IMF asks Georgieva for explanations for accusations of benefiting China at the World Bank

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The Executive Board of International Monetary Fund (IMF) plans to hold a meeting with the managing director of the institution, Kristalina Georgieva, to find out his version about the accusations that point out that the Bulgarian economist offered an alleged favorable treatment to China during his tenure at the head of the World Bank to improve the results of the Asian giant in the report ‘Doing Business’.

In a statement, the IMF management body reported that it had held a meeting this Monday with representatives of the law firm WilmerHale, responsible for the audit commissioned by the World Bank on alleged pressure from the institution’s management to favor China, as part of its ongoing review of the matter.

“The Executive will also meet soon on the subject with the managing director as part of this process”confirmed the IMF, which underlined the institution’s commitment to a thorough, objective and timely review.

Last week, the IMF Board of Directors held an initial briefing by the IMF’s Ethics Committee on the allegations against Georgieva in which it had a “preliminary” exchange of views on the accusatory report and on Georgieva’s statement denying it. .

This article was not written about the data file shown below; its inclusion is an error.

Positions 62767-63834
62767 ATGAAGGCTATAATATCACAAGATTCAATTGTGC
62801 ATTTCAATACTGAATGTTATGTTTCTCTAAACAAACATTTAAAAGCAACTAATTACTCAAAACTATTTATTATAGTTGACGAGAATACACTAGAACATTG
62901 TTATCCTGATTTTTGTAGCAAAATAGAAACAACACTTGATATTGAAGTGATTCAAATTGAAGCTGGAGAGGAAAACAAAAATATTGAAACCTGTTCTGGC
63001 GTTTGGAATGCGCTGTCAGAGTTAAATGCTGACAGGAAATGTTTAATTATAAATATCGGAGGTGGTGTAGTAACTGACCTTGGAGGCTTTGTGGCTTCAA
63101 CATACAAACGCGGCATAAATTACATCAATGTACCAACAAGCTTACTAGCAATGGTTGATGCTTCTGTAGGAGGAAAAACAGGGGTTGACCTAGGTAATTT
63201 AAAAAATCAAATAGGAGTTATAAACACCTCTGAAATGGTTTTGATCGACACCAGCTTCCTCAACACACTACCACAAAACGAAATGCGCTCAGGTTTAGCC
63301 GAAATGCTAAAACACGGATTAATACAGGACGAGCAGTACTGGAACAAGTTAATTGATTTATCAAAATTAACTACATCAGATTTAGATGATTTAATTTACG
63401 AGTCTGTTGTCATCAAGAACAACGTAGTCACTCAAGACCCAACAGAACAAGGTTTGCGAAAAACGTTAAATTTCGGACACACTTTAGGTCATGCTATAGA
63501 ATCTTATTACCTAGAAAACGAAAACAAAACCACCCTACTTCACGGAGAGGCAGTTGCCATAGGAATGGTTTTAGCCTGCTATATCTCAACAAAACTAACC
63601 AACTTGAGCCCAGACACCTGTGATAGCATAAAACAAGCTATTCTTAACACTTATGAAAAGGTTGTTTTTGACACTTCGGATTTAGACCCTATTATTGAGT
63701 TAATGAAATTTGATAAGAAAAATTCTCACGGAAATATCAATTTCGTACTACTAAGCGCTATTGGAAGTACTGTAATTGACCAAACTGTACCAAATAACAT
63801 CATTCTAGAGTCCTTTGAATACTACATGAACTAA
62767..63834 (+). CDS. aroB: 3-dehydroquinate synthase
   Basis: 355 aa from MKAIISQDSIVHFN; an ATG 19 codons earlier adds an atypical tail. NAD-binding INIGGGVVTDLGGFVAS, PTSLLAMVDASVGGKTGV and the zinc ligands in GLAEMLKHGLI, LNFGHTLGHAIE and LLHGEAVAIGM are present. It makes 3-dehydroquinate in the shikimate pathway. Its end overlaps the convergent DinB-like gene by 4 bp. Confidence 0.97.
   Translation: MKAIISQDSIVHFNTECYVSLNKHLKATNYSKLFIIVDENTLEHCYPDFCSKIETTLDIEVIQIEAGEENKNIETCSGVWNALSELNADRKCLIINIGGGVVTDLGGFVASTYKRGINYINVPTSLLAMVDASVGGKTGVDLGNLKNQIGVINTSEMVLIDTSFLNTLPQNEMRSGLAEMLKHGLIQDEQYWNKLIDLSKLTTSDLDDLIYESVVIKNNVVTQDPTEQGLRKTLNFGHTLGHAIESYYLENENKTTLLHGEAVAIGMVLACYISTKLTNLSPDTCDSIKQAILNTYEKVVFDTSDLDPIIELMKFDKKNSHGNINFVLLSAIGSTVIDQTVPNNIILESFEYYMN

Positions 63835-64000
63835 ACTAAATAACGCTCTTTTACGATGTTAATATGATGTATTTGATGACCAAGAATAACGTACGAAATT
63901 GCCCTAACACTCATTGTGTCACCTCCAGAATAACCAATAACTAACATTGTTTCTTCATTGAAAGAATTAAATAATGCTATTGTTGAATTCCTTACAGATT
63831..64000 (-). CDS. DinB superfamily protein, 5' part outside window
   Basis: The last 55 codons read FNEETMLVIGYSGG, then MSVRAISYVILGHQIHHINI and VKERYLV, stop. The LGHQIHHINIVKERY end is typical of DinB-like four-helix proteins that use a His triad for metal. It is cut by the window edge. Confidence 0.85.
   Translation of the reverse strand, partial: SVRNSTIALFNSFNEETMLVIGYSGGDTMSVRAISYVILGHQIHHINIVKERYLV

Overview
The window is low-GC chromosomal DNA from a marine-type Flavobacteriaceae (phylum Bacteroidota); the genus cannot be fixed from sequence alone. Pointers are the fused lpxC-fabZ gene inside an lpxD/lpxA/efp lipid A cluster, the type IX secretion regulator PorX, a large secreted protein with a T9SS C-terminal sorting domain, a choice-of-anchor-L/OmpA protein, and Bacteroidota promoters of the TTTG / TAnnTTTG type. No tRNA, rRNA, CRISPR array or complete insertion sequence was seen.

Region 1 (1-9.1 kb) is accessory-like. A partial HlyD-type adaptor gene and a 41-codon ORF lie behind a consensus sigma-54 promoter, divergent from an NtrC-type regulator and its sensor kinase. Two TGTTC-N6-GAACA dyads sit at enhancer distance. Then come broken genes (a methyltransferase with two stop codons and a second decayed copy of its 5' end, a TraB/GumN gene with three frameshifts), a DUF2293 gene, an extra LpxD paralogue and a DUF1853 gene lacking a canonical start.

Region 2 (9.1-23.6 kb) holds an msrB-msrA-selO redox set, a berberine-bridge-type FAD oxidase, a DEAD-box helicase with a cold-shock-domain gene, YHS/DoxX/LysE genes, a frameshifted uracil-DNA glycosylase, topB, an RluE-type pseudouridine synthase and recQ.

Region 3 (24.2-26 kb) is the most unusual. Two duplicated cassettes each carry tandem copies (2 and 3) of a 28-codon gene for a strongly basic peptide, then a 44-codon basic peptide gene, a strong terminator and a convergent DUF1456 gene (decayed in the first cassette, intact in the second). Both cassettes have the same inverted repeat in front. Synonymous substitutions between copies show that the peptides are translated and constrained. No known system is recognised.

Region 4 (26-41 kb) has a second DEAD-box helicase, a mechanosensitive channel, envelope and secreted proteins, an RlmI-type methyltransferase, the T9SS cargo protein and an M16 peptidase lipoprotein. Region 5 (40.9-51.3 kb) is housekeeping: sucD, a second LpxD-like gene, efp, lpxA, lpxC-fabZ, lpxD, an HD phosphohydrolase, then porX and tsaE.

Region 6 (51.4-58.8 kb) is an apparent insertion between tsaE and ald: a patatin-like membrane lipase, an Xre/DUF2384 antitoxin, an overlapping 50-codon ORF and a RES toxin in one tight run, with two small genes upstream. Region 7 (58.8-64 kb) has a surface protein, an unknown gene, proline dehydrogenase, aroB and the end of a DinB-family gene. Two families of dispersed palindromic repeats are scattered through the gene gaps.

Cancellation of the ‘Doing Business’ report

The World Bank decided to cancel indefinitely its popular report ‘Doing Business’ Due to the fact that an external review concluded that several senior officials of the institution put pressure on the agency’s staff to improve China’s position in the rankings of the 2018 and 2020 editions.

The report directly accuses the then president of the World Bank, Jim Yong Kim, and the CEO of the entity, at that time Kristalina Georgieva. According to the document, the now managing director of the IMF pressured World Bank staff to make “specific changes” to some data from China in order to upgrade her ranking.

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In the team responsible for ‘Doing Business’ there was a ‘toxic culture’ and “Fear of retaliation” that might exist. “Employees felt they could not defy an order from the president or CEO without risking losing their jobs,” the report reflects.

Georgieva stressed after reading the indictment that she “deeply” disagreed with the report’s findings and interpretations.

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